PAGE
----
Lisa Pelio, director of Pelio School of Dance, can be described as a vivacious, woman, which is a good thing in her line of work. It takes a lot of energy to keep up with her demanding schedule as the owner of a dance studio, a master ballet teacher, choreographer, wife to her husband James and mother to her son, James Russell Hyde III, who is following in her footsteps with a love for dance. “He started dancing at 2 ½ and first performed when he was three,” smiles his mother, adding that he’s been dancing ever since. My City Magazine met with Lisa amidst hectic planning and a rehearsal for a Bay City competition, where her students gave a stunning River Dance performance that brought down the house. Lisa is following her own mother’s footsteps, Lena Pelio, who was the founder of Pelio School of Dance.
You can’t talk about the Pelio School without looking at Lena’s rich history. It was 1937 and the world was finally starting to shake off the effects of the Great Depression. On the second floor above the KarmelKorn Shoppe on Harrison Street in Flint, a young dancer, Hildegarde Walters, had just opened a studio and was teaching 12 young girls her fundamental philosophy about dance: dancing is more than just steps, it’s learning how to perform. One of those girls was Lena Stein.
Isadore Stein, like many of his neighbors, worked on the line at Buick. Family members of GM employees received free education and recreation opportunities, including dance lessons. Isadore’s daughter, Lena, enjoyed the free lessons from Hildegarde Walters, showed a lot of natural talent for dance and soon began performing professionally. She went to New York to pursue further training and a dance career and also performed at various venues around the Great Lakes. When she married Andy Pelio, she decided to “come off the road” and contribute to her community.
In the ‘50s, Lena Pelio was asked to serve on the Committee of Sponsors for the Flint College and Cultural Development. The group raised over $30 million and established the Cultural Center, including the Whiting Auditorium. Lena was instrumental in the formation of the Mott Performing Arts Association, forerunner to the Flint Institute of Music. She choreographed musicals for the Flint Community Players and the Mott Fine Arts Festival, where Lisa first performed as a child. During the summer, the Pelio School of Dance presented ballet and jazz dances in the parks throughout the city. “My mom was the pioneer of dance in this area,” says Lisa.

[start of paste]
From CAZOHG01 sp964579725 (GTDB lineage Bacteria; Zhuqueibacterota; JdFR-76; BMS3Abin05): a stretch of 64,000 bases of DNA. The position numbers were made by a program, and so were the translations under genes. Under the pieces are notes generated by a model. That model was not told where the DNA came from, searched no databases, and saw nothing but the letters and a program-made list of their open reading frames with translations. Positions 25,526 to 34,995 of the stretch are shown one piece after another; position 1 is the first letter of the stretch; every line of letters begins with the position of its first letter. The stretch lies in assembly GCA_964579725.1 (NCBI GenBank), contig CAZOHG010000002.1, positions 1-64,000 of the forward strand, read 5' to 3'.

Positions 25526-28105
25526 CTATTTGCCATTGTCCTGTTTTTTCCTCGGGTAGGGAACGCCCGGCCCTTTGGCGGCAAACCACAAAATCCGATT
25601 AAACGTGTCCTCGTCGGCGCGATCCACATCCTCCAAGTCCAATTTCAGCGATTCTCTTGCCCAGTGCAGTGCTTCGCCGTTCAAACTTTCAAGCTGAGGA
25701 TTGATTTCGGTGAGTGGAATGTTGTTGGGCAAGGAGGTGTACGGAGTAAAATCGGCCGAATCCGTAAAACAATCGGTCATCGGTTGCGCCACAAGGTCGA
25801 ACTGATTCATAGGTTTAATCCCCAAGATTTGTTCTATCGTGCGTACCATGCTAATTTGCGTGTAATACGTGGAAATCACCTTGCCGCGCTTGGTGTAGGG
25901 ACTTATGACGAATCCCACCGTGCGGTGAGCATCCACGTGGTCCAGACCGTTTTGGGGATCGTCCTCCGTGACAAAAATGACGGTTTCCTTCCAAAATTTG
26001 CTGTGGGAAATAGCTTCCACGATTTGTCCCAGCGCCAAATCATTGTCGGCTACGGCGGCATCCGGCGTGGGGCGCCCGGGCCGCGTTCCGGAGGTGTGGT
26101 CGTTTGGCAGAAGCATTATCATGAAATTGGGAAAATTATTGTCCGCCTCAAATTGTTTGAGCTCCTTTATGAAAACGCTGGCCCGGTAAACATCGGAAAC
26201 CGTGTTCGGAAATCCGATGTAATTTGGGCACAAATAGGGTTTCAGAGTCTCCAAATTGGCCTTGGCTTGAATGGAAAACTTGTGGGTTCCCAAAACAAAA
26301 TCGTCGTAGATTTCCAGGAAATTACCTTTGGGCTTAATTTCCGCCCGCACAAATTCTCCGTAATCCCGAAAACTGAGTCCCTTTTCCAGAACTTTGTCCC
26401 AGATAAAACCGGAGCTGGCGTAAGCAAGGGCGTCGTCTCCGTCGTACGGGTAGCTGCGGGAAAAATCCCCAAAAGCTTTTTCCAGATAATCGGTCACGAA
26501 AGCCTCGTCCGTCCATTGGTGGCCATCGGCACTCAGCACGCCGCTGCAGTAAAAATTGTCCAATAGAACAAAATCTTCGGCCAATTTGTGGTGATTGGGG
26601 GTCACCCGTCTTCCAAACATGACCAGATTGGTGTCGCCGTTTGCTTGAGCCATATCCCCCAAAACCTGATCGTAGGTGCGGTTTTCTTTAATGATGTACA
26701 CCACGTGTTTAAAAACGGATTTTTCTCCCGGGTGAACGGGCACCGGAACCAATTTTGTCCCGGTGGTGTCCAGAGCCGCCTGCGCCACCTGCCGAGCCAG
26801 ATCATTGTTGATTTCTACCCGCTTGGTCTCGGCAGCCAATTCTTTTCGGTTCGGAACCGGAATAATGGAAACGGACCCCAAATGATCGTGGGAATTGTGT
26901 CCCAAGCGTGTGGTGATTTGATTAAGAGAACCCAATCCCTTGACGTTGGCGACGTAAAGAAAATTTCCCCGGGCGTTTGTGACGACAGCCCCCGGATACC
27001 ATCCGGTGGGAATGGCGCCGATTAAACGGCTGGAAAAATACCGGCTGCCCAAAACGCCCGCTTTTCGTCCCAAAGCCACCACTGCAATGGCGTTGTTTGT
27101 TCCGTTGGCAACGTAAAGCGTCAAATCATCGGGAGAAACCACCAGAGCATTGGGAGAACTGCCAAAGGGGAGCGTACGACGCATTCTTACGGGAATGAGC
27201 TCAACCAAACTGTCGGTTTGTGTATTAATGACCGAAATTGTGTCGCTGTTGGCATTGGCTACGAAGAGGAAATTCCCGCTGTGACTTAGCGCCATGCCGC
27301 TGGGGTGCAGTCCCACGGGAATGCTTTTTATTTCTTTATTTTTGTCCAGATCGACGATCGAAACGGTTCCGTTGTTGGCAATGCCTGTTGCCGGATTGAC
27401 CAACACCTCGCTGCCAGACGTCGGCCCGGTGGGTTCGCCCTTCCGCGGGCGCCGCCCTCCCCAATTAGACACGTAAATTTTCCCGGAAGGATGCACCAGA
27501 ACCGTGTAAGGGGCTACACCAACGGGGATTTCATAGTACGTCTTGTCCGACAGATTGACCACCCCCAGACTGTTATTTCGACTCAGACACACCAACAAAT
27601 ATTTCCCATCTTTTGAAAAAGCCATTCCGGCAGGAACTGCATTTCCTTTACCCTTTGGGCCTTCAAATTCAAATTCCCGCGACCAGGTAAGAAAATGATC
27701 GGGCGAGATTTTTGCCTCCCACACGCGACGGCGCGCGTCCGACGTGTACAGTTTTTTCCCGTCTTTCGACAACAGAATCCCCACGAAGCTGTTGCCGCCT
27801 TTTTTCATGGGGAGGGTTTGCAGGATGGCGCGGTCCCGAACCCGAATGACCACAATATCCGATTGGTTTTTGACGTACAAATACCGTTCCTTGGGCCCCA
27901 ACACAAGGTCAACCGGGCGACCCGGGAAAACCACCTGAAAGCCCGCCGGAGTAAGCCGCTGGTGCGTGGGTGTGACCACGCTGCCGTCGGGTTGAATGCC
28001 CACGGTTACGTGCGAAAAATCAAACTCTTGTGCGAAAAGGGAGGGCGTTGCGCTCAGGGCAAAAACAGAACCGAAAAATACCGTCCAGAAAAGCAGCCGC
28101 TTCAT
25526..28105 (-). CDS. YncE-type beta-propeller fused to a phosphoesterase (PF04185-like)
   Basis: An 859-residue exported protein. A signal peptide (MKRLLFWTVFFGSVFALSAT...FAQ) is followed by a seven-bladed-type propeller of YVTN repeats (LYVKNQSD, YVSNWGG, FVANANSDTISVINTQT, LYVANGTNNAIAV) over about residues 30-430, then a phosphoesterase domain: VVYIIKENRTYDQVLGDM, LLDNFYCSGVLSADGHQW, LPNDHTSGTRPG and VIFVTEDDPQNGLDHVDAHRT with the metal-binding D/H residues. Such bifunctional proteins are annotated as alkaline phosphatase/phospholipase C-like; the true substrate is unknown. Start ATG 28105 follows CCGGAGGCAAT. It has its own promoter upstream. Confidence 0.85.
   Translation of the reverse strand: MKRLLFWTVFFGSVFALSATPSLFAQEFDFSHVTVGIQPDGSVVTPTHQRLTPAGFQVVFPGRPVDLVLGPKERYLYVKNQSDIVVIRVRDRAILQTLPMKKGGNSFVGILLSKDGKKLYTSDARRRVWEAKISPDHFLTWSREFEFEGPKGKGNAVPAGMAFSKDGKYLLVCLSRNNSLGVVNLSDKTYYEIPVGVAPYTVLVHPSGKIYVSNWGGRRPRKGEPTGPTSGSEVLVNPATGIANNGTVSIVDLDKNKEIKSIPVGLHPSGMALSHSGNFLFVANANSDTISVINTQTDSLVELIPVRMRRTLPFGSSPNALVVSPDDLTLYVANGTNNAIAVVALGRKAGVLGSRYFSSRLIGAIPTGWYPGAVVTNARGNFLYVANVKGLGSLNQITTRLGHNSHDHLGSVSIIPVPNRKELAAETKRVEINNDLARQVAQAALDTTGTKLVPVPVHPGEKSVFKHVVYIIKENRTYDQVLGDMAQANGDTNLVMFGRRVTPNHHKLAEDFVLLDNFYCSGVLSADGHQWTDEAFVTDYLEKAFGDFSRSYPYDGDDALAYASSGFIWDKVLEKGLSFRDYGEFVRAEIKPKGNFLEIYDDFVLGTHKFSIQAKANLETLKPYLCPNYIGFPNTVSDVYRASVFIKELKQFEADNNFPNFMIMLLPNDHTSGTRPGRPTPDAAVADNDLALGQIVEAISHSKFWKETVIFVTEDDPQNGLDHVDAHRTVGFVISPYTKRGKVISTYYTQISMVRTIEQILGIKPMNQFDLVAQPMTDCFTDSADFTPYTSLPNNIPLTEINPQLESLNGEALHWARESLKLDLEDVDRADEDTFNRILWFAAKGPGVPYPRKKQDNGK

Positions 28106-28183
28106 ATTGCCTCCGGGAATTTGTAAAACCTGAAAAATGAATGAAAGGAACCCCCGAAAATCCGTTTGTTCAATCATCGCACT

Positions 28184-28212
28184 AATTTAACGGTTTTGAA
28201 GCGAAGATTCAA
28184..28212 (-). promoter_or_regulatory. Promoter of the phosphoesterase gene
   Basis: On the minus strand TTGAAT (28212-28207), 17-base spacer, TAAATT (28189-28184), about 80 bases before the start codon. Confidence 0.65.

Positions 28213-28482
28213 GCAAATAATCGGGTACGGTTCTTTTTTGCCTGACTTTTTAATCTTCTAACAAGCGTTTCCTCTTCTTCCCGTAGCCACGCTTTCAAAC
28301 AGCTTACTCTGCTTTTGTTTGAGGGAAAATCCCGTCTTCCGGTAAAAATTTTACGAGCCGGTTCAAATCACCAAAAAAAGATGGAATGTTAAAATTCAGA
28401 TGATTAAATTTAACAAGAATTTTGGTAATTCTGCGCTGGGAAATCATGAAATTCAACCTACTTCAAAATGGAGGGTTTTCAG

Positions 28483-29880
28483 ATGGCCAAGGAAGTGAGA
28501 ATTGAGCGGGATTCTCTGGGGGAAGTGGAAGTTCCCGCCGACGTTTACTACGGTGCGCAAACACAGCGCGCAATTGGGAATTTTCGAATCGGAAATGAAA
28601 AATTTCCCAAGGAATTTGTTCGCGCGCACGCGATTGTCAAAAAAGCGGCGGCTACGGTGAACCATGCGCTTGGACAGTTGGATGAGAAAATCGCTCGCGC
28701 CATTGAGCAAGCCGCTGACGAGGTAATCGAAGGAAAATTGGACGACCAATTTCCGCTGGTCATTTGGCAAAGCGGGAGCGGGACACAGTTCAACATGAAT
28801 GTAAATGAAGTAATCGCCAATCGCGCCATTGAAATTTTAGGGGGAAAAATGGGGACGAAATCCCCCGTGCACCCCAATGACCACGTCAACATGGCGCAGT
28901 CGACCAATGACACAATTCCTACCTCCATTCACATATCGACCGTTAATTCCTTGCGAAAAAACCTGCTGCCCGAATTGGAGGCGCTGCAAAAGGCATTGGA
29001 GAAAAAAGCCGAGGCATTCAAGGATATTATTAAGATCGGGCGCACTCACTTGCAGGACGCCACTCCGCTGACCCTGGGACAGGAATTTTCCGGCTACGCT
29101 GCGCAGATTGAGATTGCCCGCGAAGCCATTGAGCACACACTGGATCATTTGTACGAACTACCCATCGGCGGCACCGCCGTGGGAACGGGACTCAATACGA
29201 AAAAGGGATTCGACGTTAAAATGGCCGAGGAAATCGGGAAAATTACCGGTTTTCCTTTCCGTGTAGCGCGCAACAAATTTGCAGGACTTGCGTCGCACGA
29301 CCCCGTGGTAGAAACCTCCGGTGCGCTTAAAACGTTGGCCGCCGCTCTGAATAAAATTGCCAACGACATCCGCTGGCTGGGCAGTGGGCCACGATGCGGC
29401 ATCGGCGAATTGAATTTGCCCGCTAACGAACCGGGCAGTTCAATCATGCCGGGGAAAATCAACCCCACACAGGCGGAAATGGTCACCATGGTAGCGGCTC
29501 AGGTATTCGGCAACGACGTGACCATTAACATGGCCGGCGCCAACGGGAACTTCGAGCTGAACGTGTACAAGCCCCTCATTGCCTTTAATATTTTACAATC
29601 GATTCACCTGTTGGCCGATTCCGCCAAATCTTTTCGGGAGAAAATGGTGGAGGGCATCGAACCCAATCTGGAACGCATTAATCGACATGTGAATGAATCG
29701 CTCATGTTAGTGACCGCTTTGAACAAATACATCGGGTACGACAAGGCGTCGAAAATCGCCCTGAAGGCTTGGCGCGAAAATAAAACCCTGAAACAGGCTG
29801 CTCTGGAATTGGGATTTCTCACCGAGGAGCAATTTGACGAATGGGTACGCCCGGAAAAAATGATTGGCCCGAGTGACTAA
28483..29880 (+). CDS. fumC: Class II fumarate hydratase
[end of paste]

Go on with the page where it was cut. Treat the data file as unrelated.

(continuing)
Lisa returned to Michigan in 1994 after nearly a decade of living and working in Atlanta, New York, and Chicago, building her reputations as a choreographer and master ballet teacher. Her career has been built upon the firm foundation instilled by her first teacher, her mother. As a young dancer, Lisa was a principal and soloist performer with Flint Ballet Theatre and Dance Detroit and a featured dancer with the Atlanta Opera. After earning an advanced teaching certificate in The Cecchetti Method, she was elected Young Teacher of the Year by the Cecchetti Council of America. She went on to work for schools in Atlanta and Chicago. After returning to Michigan, Lisa was named Ballet Mistress for the Michigan Opera Threatre production of “Cinderella,” served two terms on the Michigan Humanities Council and was nominated for the prestigious Athena Award.
As director of the Pelio School since 1997, Lisa continues to provide the highest level of dance education. “We are unique,” says Lisa of the dance studio that offers classical ballet technique and all different styles of dance, taught by Teacher Kendra Pyeatt and Assistant Teacher Debbie Davis. Lisa also brings in instructors from all over, including Slaveka Jelinkova, a well-known ballet teacher from Ann Arbor, and Bruce Bradley, who comes in to teach tap dance classes. “In order to be a sustainable dancer, you have to be well-versed in many different dance genres,” Lisa says. But it all starts with the basics, a solid training in ballet. Afterward, students can move on to the other styles, she added. Currently, 75-80 students take classes ranging from Kinder Dance to Adults. And students learn many other skills, Lisa explained. Instilled in dance students are coordination, discipline, perseverance, and memorization skills, to name just a few. “Our students are instilled with wonderful traits to help them get through life!” exclaimed Lisa.
Pelio School of Dance is now preparing for its 77th Annual Spring Dance Production, which will be held at Lake Fenton High School on May 10. The theme is “In a Flower Garden … Fairies Dance.” The production will feature a ballet, a jazz routine, tap dancing and will end with a River Dance-style production. “Our main goal is to instill the love of dance,” says Lisa. “We want it to become a passion.”
PHOTOS BY MICHAEL GLEASON